FIG. 4 is an enlarged, cross-sectional view showing a fragment of a depressed portion of the panel.
FIG. 5 is a schematic view of the equipment for producing the panel.
FIG. 6 is an enlarged, fragmentary view, similar to FIG. 3, but showing a modified form of the liner.
FIG. 7 is a schematic view, similar to FIG. 5, showing the production of the modified panel of FIG. 6.
FIG. 8 is a schematic view showing the successive steps in the production of the panel.
The liner panel may be formed in the required peripheral and surface contour to sit over and cover the interior wall-like surface of the motor vehicle or the structure to be lined. Thus, the panel may be formed in the shape of a headliner which fits within a cab or operator compartment or passanger compartment and covers the interior surface of the ceiling. Alternatively, it may be shaped as a door panel cover or an interior cover for other portions of the structure, such as around the seats in a construction equipment cab, or the like. Thus, to summarize, the shape and size of the panel will vary depending upon the particular application. The disclosure herein for illustrative purposes, shows a particular shape and form. However, it is to be understood that the size, shape and contouring or cross-sectional configuration will vary.
Referring to the drawings, the liner panel, generally designated 10, includes a substantially rigid, monolithic plastic sheet 11. The particular plastic composition may vary, depending upon commercial availability and structural integrity for the purpose intended. By way of example, the suitable commercially available so-called "ABS" plastic or "Amocor", a rigid styrene foam which can be formed, made by Amoco Oil Company, of sufficient thickness to maintain substantial rigidity or stiffness has been found to be satisfactory for some uses. Preferably, a low oriented or annealed or stress relieved sheet should be used.
The sheet 11 is provided with numerous, closely spaced, relatively large perforations 12 located in predetermined areas, as illustrated in FIG. 2 which shows the sheet in flat form with areas of perforations 12.
As shown in FIGS. 3 and 4, the rigid plastic sheet is covered with a flexible, foam plastic layer 15, which in turn is covered with a fabric 16. The fabric is bonded to the foam plastic layer first, then the laminate of the two is bonded to the rigid plastic sheet, in a manner to be described.
The bonding or assembly of the three elements, i.e., rigid plastic sheet 11, foam plastic layer 15 and fabric 16 is accomplished in the flat state. Once the three are assembled into a laminate form, by means of suitable pressure and heat, depressions are formed in the panel in the shape of relatively deep grooves 18, dished areas 19 and the like, of predetermined depths and lengths and widths.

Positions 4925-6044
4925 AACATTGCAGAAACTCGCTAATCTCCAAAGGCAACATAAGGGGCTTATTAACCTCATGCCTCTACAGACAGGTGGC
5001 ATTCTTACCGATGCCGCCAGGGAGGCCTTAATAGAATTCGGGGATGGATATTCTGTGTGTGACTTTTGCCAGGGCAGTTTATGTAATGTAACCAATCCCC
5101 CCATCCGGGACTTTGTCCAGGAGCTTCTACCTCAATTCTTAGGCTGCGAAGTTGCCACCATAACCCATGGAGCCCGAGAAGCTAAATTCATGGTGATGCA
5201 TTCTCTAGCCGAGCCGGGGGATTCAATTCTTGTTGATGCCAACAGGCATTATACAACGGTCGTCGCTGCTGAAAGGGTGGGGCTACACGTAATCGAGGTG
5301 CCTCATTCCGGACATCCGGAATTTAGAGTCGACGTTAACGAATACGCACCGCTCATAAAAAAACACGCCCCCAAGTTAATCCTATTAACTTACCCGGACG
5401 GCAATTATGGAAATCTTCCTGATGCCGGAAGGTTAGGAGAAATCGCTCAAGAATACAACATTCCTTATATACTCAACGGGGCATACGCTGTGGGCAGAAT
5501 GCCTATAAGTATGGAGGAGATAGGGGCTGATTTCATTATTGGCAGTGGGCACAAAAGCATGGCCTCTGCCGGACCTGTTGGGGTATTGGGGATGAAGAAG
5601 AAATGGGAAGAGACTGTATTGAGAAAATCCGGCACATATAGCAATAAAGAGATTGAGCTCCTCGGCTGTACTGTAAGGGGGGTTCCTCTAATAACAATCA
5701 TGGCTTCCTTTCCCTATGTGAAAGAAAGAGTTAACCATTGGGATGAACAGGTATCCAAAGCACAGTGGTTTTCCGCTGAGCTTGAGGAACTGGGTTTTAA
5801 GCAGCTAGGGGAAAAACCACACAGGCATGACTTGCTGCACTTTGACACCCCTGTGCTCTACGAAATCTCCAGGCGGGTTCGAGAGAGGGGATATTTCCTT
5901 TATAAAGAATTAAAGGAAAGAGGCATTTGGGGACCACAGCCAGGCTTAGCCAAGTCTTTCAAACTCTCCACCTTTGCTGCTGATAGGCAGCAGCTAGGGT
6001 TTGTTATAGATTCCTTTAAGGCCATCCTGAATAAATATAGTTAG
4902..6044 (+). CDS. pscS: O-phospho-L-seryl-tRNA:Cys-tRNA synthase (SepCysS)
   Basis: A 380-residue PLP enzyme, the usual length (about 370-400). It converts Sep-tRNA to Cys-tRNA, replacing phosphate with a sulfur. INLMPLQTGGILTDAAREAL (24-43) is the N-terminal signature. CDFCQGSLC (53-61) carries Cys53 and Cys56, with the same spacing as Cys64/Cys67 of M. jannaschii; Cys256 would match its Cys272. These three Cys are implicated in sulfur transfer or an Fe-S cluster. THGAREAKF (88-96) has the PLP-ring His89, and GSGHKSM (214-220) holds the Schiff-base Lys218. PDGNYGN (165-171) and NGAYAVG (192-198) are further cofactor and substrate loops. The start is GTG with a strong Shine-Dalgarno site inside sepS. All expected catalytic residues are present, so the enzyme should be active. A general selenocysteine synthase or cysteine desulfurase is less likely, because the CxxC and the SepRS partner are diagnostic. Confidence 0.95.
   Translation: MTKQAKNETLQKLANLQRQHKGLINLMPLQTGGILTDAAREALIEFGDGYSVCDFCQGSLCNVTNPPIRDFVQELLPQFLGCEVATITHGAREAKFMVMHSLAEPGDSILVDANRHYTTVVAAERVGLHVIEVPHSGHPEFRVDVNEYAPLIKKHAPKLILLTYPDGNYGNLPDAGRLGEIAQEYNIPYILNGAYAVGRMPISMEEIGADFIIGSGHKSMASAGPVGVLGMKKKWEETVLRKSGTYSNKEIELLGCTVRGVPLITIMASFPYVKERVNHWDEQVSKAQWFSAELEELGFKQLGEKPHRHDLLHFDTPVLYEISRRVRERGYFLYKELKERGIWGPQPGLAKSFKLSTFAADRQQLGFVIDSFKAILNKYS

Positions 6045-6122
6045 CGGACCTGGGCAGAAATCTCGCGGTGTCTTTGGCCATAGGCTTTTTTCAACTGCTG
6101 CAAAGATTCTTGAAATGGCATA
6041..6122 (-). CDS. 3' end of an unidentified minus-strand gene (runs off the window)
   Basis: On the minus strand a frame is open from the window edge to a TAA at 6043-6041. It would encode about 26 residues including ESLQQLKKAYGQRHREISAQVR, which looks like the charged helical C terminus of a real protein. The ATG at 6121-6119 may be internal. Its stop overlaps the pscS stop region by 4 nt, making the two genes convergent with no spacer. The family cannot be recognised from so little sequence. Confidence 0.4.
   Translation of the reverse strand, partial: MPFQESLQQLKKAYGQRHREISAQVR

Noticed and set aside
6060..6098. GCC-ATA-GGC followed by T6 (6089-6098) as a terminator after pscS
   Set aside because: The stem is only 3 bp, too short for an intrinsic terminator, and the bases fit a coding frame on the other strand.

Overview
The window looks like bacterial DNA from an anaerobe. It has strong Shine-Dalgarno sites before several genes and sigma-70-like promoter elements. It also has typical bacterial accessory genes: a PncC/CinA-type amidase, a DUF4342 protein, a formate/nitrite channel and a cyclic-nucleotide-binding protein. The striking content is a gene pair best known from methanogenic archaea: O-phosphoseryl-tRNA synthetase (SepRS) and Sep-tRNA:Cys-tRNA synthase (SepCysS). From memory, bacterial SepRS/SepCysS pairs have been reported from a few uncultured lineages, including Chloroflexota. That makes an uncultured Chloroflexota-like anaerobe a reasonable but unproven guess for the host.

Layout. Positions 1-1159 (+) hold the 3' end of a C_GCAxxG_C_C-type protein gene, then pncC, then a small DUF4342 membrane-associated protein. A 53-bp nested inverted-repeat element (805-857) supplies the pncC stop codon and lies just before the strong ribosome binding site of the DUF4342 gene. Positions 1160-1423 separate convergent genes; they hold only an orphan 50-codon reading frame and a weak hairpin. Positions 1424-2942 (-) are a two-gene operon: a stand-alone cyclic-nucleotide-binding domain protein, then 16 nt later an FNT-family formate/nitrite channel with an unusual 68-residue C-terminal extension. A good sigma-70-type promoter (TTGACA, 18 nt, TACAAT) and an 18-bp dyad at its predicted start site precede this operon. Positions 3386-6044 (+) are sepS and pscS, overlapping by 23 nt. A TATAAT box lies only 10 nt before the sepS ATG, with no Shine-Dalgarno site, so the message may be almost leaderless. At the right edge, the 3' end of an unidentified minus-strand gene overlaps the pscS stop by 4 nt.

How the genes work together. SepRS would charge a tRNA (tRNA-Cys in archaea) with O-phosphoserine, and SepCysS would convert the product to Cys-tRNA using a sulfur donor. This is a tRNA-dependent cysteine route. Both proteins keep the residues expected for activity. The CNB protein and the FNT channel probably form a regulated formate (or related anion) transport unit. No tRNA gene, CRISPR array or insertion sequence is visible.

The depressions, depending upon predetermination as to areas of increased sound resistance, may be filled with sound attenuating fillers 20 and 21 (see FIG. 1).
The shape or contoured or depressed liner panels are applied against the supporting structure or support wall and may be secured thereto by mechanical fasteners or simply by use of so-called "velcro" type of looped fabric materials which permit application and removal of the panels when desired. Thus, FIG. 1 shows, by way of illustration the location of "velcro" type patches 22 along a rim 23 formed on the panel.
The foam plastic layer should be of a flexible material which is commercially available and suitable for installation within a vehicle. Various types of polyurethanes, polyethylenes and the like materials are available. The particular material selected is within the discretion of a designer.
The fabric covering 15, however, should be of a stretchable material so that when it is applied flat to the rigid plastic sheet, it will then deform and conform to the contours of the panel forming sheet. One suitable form of such material is a commercially available two-way or four-way stretch-type nylon cloth which is formed of stretchable nylon threads that are knitted together into a stretch resulting sheet. Other woven types of materials which are stretchable would suffice likewise. Thus, a stretchable material is desirable, although the particular technique utilized for forming the material is not significant. That is, the material referred to here may be woven, knit or even non-woven, so long as it produces the stretch function.
Likewise, the foam plastic layer 15 should be of material which will substantially conform to and stretch around the shaped contours formed from the flat lamination to the shaped panel configuration. The shaping should not overly thin any particular area of the layer, but rather the layer should give or move sufficiently to keep it at a relatively uniform thickness, although some thinning is inevitable at stretch points.
The method of forming the panel is schematically illustrated in FIG. 8 as follows: the flexible foam plastic layer 15 and the fabric 16 are brought together and laminated or bonded. Next, the lamination of the foam layer and fabric is bonded to the inner (i.e., relative to the wall to be covered) surface of the rigid sheet 11. The rigid sheet 11 has already been perforated in those areas required.